Brian Conklin’s Loss To Shake Up The Swamp

Brian Conklin’s Loss To Shake Up The Swamp

No Time For Crocodile Tears In Townsville.

For some it was a huge surprise, for others it was long overdue. The Townsville Crocodiles decision to release reigning league MVP Brian Conklin however is a step in the right direction.


With poor crowd attendance, a lackluster record and a team seemingly unable to gel, something needed to change. So why did it have to be Brian Conklin?


“Unfortunately, we are almost sitting last on the NBL ladder and the reality of not making the finals again is one we do not want to face.


“There are no outside factors or reasons behind this decision – we simply want to give this club the best chance of being successful in the competition.” Townsville GM Rob Honan told ABC media.


Conklin did win the league’s Most Prestigious award last season, the MVP trophy and was able to negotiate a very lucrative contract as a result. This contract would be ultimately which led to his undoing.


Although talk around the league has been that Jordair Jett was the one on the chopping block with his inconsistent play when it becomes a business decision it all comes down to the numbers. When you’re paying Jordair Jett to deliver 13 points per game and paying double that amount to get the same 13 points per game from Conklin the neck on the chopping block becomes clear.


The most striking statistic around Brian Conklin’s performance however was the fact that the Townsville Crocodiles were -10 for the season with him on the floor. It becomes difficult to pay someone MVP dollars for 13 points per game and the end result is your team down by 10.


From an outsiders perspective Conklin seemed to be playing rougher and with more desperation of late, perhaps to compensate for the poor shooting percentages he opened the season with.


It is very unlikely Townsville find a replacement before their next NBL game, but who that replacement may be is an exciting prospect. It’s known Townsville do not have a replacement ready to go, but have a shortlist of 100 of players to shift through.


Whether they will turn to a quick fix with players already in the country, or hold out to find the best possible player in between overseas contracts is unknown but there is more quality hidden in the country at the moment then usual, so the right path could be either one.


Former St Mary’s big man (and teammate of Patty Mills) Omar Samham is has just been signed to play in the SEABL with the NW Tasmania Thunder, Townsville could do worse than bringing in a guy who was WCC Defensive Player of the Year (2010) and was last playing the NBA D-League with the Texas Legends. Samhan is also a part of Egypt’s National Basketball program.


With Townsville second from the bottom and having some of the worst shooting percentages in the league, someone who can spread the floor and be a perimeter threat is probably more in need than a big man. The team has seen recent success going “small ball” with Conklin missing games due to errant elbows and if Crocodiles management can find a quality player who fits that mold it’s a done deal. The Los Angeles Lakers have a guard who will be leaving their team shortly but somehow I don’t think this will be the answer.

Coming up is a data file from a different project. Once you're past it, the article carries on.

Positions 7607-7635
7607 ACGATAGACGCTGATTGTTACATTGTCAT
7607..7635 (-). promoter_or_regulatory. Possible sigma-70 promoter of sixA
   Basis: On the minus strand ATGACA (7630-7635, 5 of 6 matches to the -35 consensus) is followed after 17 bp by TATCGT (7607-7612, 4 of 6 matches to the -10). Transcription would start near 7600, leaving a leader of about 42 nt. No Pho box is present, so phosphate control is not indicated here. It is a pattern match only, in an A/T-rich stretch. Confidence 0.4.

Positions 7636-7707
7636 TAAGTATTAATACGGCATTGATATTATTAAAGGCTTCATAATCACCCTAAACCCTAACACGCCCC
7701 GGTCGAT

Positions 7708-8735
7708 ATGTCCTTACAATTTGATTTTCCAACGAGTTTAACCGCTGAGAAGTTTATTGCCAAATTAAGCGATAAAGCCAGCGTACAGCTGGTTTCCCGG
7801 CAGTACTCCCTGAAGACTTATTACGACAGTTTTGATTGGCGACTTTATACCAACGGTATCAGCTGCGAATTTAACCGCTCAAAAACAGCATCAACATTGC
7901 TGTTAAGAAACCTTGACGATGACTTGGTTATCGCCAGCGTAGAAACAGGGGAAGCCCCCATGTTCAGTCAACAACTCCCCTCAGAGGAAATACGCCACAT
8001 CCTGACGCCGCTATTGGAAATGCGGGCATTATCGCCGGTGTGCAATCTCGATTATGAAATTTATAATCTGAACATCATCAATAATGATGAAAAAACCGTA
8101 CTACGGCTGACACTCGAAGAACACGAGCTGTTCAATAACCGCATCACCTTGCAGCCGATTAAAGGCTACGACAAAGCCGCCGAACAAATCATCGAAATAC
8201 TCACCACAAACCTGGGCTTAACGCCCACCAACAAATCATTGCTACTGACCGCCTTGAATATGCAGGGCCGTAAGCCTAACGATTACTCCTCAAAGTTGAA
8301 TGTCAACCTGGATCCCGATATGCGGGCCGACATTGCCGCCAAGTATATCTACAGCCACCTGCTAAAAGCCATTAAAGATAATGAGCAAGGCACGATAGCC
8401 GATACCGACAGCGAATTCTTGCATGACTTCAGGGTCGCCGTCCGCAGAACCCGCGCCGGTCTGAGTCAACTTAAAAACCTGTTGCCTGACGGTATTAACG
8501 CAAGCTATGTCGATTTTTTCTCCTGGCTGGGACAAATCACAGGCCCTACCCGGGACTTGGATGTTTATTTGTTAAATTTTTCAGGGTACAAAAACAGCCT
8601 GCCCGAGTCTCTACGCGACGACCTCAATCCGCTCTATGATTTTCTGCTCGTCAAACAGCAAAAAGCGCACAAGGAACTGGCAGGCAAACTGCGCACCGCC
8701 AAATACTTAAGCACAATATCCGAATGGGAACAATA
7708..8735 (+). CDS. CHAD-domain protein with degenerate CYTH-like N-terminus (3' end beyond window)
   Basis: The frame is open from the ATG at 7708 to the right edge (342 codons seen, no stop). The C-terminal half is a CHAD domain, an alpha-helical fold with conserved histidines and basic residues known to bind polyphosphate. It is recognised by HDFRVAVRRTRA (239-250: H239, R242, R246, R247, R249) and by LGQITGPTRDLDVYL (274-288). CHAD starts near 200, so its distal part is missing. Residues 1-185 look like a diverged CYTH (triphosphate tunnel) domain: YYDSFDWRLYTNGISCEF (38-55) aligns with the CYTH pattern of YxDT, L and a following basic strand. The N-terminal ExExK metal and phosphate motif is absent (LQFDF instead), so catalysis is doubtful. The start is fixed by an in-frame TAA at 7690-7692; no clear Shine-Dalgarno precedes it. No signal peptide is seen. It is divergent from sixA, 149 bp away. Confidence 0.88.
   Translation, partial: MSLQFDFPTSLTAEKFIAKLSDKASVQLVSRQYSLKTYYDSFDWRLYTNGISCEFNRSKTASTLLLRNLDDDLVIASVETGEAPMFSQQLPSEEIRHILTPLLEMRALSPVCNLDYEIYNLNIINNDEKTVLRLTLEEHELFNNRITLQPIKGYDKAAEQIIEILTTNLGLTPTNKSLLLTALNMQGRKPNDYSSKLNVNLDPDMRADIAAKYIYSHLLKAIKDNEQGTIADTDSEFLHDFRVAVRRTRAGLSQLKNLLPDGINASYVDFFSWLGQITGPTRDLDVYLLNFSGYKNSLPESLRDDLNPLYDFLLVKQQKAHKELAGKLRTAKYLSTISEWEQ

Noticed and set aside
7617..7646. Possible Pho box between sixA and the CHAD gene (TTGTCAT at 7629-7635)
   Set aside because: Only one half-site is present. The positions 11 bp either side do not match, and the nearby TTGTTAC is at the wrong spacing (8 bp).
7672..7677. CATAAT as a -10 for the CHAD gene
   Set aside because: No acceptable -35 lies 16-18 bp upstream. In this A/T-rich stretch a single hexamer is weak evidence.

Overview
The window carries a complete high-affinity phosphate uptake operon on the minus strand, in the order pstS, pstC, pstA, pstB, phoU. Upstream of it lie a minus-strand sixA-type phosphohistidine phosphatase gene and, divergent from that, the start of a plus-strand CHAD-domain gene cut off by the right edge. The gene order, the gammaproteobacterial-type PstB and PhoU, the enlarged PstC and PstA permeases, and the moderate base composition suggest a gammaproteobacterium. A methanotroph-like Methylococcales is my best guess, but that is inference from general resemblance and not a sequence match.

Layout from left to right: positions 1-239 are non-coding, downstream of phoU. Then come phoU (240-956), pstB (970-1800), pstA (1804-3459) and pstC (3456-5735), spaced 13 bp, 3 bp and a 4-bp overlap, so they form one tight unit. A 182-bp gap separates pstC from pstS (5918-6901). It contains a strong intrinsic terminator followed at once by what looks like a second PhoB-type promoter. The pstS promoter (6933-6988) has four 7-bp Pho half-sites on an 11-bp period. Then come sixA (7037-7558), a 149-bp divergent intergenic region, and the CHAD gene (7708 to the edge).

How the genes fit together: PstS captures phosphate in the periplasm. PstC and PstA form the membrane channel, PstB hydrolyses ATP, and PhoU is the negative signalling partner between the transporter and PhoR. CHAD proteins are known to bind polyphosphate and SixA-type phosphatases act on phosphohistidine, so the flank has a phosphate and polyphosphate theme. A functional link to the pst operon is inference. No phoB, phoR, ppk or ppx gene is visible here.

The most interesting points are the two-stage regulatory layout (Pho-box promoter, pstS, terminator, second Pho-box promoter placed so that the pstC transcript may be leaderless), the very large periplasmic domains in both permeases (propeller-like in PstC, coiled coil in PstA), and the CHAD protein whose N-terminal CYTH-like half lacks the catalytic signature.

Australian’s Ben Madgen and Daryl Corletto are both players who can shoot the ball and are currently not with an NBL team but with Madgen averaging 17 points in Belgium and Corletto acting as player coach in England these are not options either.


Perhaps Townsville start looking to the future. There are many talented junior players in the Queensland region and anyone who is involved with the Center Of Excellence (Australian Institute of Sport) basketball team knows young Australians are not looking at college options as favourably as they did in the past. With Dante Exum making the NBA with no college experience and the NCAA talent level being far below NBL standard, more and more young players are looking at the NBL as a better step to Europe or the NBA.

Having be snared Queenslander Harry Froling from the AIS recently the Crocodiles are stock piling young, Queensland born aspiring NBA players and it’s likely we see more join the team now there are vacancies opening up.

One player who could be joining the Crocodiles is talented junior William McDowell-White, a teammate of Frolings who has been playing with the Southern Districts Spartans in the QBL. McDowell is the son of Brisbane Lions triple-premiership winner Darryl White.

William McDowell-White

The 17 year old guard impressed at the 2014 adidas Nations Global event where he posted similar statistics to fellow Australian Thon Maker. An impressive feat as Maker was the MVP of the tournament one of the best high school players in the USA.


Another Queensland born tyro would be 6’5 forward Tom Fullarton who could provide scoring from the outside. 
It’s thought that McDowell-White and Fullarton would both prefer to enter the NBA Draft from the NBL rather than college. With Townsville being in a prine position to cultivate these players, perhaps a AIS > Townsville > Europe/NBA pipeline develops which could only see our game here strengthen.


Brian Conklin’s exit from the NBL may have been a surprise, but what is has every chance to be is the resurgance of the Townsville Crocodiles.


By replacing Conklin with a consistent import, the hopeful addition of McDowell-White or another talented junior and the fact that Townsville will play more home games than any other NBL team for the remainder of the season but them in a good position to return to the success of seasons past, it’s just a shame it had to come at the cost of a genuinely great guy like Brian Conklin.

Dan BoyceAuthor: Dan Boyce (366 Posts)

Dan Boyce is a die-hard Sydney Kings fan who grew up in Melbourne during the roaring 90's of Australian Basketball and spent far too much time collecting Futera NBL Basketball cards